Double Dactyl Poem Type

Here’s what the double dactyl poem type is:

Double dactyls are a unique form with a seemingly arbitrary list of stipulations associated with them, first invented by Anthony Hecht, Paul Rascal, and John Hollander.

The poem is mostly written in dactylic dimeter across its eight lines, though the last line of each quatrain is a choriamb.

If you want to learn all about the double dactyl poem type then you’ve come to the right place.

Let’s jump right in!

Double Dactyl Poem Type (Simply Explained & Examples)

What Is the Double Dactyl?

Girl inspired by nature sits on the bench in park writing a poem in a notebook.

The double dactyl, as its name would imply, is a verse form consisting of two verses written mostly in dactylic meter.

The form was invented by Anthony Hecht, John Hollander, and Paul Rascal, first appearing in 1951.

Double dactyls utilize rarely used meters.

It will be assumed that the reader understands the general concept of English meter as a function of stressed and unstressed syllables.

If this concept sounds foreign, then I recommend giving yourself a refresher course on meter before attempting to tackle this type of poetry.

What Are the Basic Properties of the Double Dactyl?

Notebook strewn with leaves.
Rhyme StructureOnly two mandatory rhymes
MeterStrict; mostly dactylic
OriginAnthony Hecht and Paul Rascal; 1951
PopularityUncommon but still practiced, often as a challenge
ThemeVaries; often humorous or nonsensical

How Are Double Dactyls Structured?

Hand writes in a notebook.

Double dactyls consist of two quatrains (four-line stanzas).

Each stanza starts with three lines that are written in dactylic dimeter, with the fourth line being a choriamb.

Dactylic meter utilizes unique feet of three syllables in which the first syllable is stressed, and the following two syllables are unstressed.

In ancient Greek, where dactylic meter was more common, the standard was more accurately based on “long” and “short” syllables.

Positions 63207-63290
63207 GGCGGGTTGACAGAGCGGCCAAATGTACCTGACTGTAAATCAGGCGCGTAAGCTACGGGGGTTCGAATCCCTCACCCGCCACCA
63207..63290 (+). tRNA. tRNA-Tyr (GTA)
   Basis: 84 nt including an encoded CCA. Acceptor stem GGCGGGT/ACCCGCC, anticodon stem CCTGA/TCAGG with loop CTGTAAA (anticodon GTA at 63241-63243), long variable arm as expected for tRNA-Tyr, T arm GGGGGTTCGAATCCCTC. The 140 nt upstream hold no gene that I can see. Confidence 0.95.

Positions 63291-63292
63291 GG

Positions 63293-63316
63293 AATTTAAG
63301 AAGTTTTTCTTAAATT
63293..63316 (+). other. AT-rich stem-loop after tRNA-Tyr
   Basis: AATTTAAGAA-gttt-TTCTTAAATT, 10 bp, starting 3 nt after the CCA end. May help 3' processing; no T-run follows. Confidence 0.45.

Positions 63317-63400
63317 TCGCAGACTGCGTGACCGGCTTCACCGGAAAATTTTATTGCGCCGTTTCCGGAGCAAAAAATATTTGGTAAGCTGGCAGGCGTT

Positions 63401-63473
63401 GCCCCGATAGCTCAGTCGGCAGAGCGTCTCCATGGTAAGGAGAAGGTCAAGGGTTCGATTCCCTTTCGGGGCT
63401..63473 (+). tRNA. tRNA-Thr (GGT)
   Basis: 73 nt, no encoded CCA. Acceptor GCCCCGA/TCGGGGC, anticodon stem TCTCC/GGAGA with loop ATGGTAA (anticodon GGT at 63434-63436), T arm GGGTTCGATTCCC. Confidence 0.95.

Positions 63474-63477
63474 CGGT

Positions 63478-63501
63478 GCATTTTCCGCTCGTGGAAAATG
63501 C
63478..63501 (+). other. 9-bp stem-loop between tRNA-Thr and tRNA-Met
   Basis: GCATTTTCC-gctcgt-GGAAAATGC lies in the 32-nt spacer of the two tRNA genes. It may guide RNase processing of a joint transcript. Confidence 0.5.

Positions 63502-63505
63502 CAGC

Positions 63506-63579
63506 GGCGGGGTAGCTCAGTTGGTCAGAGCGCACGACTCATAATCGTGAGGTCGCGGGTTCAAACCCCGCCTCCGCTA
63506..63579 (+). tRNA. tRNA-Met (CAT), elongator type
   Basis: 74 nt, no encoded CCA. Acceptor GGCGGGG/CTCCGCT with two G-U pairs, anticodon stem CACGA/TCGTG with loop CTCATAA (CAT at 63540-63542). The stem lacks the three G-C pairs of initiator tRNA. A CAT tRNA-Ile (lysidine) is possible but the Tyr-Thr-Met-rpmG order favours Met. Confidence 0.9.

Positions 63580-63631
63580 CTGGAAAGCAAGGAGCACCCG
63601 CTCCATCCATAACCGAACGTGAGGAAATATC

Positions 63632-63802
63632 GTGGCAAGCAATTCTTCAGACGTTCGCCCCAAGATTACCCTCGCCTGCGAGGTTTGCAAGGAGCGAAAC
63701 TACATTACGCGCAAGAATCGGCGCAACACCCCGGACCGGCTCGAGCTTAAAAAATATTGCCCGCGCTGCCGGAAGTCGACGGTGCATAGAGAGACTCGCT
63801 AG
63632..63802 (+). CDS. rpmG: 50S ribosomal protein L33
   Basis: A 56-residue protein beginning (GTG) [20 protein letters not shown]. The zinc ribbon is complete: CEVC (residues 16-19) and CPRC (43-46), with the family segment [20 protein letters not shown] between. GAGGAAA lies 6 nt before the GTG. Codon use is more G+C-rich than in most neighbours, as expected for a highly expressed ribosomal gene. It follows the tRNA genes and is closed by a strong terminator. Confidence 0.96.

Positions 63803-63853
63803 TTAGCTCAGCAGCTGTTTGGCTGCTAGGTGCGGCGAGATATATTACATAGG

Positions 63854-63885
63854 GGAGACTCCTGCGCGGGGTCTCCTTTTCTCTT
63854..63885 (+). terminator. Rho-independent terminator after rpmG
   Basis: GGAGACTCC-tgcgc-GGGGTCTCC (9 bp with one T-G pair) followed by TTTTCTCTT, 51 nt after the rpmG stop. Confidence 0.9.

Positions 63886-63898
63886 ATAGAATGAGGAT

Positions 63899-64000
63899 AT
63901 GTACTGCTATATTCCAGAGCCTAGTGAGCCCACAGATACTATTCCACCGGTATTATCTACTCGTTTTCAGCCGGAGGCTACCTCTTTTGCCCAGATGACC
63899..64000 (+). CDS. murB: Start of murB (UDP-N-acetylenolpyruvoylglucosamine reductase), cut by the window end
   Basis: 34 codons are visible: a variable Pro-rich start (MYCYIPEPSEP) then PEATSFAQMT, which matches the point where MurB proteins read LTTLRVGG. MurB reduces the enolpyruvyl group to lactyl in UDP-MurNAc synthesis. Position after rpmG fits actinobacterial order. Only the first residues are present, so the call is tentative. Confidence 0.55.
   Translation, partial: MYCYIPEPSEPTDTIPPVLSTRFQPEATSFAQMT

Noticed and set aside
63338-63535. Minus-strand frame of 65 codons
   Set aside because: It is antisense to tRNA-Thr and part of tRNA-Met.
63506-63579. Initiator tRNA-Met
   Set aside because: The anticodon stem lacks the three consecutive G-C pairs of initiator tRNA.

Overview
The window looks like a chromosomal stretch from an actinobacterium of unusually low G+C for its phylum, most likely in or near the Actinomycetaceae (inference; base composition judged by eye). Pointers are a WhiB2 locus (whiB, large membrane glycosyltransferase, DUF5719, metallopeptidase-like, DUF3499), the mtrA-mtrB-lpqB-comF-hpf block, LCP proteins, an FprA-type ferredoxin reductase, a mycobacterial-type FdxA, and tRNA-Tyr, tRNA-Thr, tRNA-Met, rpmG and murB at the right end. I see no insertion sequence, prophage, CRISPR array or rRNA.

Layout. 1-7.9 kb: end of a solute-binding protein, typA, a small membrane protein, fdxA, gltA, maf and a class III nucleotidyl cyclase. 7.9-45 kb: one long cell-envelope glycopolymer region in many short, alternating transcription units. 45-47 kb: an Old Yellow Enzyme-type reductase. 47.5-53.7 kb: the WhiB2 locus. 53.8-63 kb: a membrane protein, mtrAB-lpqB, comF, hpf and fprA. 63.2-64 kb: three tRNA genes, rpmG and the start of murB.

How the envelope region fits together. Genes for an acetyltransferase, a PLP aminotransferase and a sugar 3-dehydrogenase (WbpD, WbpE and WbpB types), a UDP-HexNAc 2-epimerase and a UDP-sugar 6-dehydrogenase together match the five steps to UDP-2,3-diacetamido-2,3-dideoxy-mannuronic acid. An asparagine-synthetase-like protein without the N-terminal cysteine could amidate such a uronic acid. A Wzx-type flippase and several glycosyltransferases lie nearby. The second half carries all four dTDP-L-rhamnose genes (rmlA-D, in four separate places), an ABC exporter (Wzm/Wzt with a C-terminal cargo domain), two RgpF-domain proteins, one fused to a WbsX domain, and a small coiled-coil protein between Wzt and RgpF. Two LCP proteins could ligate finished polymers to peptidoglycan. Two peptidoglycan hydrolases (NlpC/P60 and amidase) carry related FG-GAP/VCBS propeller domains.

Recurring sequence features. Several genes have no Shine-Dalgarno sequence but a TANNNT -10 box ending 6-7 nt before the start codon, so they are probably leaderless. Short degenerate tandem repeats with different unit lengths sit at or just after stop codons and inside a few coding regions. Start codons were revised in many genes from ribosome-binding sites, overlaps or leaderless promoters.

Unlike iambs or trochees, which consist of two feet, dactyls tend to put a lot of pressure on the poet’s available word choices at any one point in the line.

This is because the poet has to ration out their stressed syllables more carefully and deliberately than when writing in a shorter meter.

Additionally, dimeter adds the challenge that each line must be concluded rather quickly, leaving very little room for a complete thought.

A full line of dactylic dimeter is still only six syllables, with a mere two stressed syllables across the entire line.

A choriamb is simply a trochee followed by an iamb.

This means the middle two syllables will be unstressed while the first and last syllables will be stressed.

This gives the last line a punchy feel that makes it appropriate for humor, in particular.

A young blonde woman in the park sits beside her bike reading on the grass.

Beyond these already stringent requirements, a double dactyl’s first line is supposed to be repetitive nonsense, while the second line is supposed to be the subject of the poem (ideally a single proper noun, like a person’s first and last name).

Another requirement of the form is that one line, frequently the penultimate line, be entirely one word.

Hecht and Pascal also proposed a rule that no six-syllable word used before in a double dactyl should be used again, but this is nearly impossible to enforce, for obvious reasons.

Nonetheless, there are poets who make an effort to avoid using any six-syllable word known to exist in another published double dactyl, purely in an effort to take up the challenge.

It’s expected that the choriambs rhyme with one another on the end sound.

Thankfully this is the only required rhyme throughout the poem.

Double dactyls are often written to be comical or witty, like a significantly more demanding cousin of the limerick.

What Is an Example of a Double Dactyl?

Thoughtful woman taking notes in notepad in cozy cafe.

Higgledy Piggledy

Higgledy piggledy,
Benjamin Harrison,